Guildford town centre multistorey carpark was the scene of the first incident… or was it The Meadows in Camberley? I visited them both on the same day, exactly 24 hours after collecting my rental car and before I’d once again got my head around the intricacies of parking a car in the UK.
The day started like this. On my way to meet a friend, I decided to make a quick stop in Camberley at a large retail park. This was the precise moment (it’s seared on my brain), that I discovered most car parks in the UK operate a one-way system. Being quite early on a wintry Saturday morning, it was too early for the vast majority of UK shoppers to be out and about. But not too early for one large 4×4 vehicle, who loudly made its irritation known when I mistakenly, and inevitably, drove the wrong way through the carpark.
Somewhat rattled, I beat a hasty retreat and headed for Guildford instead. Now, at this point, I need to remind you of my mental block when it comes to parking machines and the inexplicable fear they strike in my heart.
Remembering the earlier debacle, I carefully navigated my way the right way around the carpark and into a parking place, which then required extensive contortions to extricate myself from the vehicle, so small was the space on either side. Having succeeded, I next discovered I was required to purchase a ‘pay and display ticket’ or face a fine.
This time, when confronted with the machine, I was perplexed since the only thing to operate it seemed to be a large green button positioned next to a coin slot. There were no instructions either. On requesting assistance from the eye-rolling person behind me, he informed me that the machine allows you to park for just 2 hours in return for depositing a £2 coin.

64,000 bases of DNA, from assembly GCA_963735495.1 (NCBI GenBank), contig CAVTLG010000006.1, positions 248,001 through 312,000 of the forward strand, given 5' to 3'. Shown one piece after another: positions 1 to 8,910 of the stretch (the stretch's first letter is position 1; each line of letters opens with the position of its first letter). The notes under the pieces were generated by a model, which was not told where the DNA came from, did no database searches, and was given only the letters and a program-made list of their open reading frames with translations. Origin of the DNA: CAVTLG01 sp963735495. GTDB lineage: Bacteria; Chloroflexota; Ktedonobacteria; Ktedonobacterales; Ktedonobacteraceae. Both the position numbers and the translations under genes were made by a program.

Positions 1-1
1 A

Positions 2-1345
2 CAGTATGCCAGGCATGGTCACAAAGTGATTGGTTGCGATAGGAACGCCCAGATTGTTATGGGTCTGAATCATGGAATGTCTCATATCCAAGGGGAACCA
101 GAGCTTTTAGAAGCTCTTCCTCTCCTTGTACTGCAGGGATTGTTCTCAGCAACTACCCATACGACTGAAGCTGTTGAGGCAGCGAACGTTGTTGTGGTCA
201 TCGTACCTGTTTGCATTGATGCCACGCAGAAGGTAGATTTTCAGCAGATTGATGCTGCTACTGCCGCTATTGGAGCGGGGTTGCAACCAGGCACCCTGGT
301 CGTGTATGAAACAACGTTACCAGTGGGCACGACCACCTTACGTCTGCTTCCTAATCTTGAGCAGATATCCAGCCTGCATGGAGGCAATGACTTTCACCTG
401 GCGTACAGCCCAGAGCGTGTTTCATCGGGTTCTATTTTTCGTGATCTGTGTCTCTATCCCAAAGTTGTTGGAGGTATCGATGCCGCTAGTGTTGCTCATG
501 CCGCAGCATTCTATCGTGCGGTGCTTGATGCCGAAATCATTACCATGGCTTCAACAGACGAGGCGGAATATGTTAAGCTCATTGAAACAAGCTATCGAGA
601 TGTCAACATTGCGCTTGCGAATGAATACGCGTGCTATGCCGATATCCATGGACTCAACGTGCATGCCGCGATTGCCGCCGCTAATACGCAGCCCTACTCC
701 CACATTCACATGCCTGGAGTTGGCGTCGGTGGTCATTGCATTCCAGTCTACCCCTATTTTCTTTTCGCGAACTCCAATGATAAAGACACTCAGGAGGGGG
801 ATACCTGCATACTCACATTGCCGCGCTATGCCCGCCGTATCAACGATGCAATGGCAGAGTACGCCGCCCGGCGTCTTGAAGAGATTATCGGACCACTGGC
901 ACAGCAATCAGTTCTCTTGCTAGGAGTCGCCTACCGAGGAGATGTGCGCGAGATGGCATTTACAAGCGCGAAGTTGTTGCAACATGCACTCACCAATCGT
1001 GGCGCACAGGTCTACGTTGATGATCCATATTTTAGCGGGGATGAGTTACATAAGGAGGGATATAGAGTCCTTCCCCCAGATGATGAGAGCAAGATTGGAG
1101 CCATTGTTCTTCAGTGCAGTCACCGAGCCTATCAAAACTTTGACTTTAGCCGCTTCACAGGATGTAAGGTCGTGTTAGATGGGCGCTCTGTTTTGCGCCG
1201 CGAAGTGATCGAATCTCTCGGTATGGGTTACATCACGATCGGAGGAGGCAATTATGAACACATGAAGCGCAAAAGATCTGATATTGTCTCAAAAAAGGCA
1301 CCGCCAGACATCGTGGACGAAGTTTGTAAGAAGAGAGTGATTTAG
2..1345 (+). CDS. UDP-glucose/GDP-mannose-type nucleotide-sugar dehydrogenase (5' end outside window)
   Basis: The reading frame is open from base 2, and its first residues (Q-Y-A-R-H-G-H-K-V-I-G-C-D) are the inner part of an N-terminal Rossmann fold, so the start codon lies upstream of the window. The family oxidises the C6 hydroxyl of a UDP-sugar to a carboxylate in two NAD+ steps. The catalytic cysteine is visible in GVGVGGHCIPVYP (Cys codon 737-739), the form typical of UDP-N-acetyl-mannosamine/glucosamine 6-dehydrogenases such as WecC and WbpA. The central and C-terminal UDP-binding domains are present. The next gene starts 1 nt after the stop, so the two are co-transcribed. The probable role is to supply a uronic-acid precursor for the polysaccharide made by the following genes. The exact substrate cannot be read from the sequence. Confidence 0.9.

“Well, what if I need to be here for longer than 2 hours?” I asked, puzzled.
Well, it seems this requires the driver (me!) to somehow remember to return from miles away, and in the middle of shopping, in sufficient time to replenish the soon-to-expire ticket. Then, followed by further contortions to stick the newly purchased ticket on the windscreen, avoid the threatened fine. “Is this for real?” I wondered. Seems it was.
Parking at Hawkshead in the Lake District required the equivalent of a Masters in interpretation to uncover its mysteries. This included, at the point of departure, inputting our vehicle registration number along with the required money. It had number plate recognition, it seems. A new one at the time for us, and which resulted in another 15 minutes wasted when, out of curiosity, we tried unsuccessfully to locate the position of the camera.
Bracknell newly offers a ‘pay by foot’ machine, announced on a big sign at the entrance. Interesting, but it means nothing of the sort, as it doesn’t accept feet. Simply inserting your ticket into the machine on return from shopping, it allows you to pay for the actual time used. Now, this makes sense!
But taking the biscuit is Henley-on-Thames, where an entire queue of around 10 people, mostly tourists, were unable to operate the digital offering in the riverside car park. This resulted in us trekking, en masse, some 500m to the other end of the car park to find a working machine. On finally arriving, our very last chance to park legally was realised by some slick manoeuvres at the keyboard, which rewarded us with the much sought after prize of a valid parking ticket. And this after over 30 minutes in the freezing cold!
I do sometimes wonder though, if there is perhaps an annual prize in the UK for coming up with the most complex or daft process with which to befuddle visitors, for the sole amusement of locals.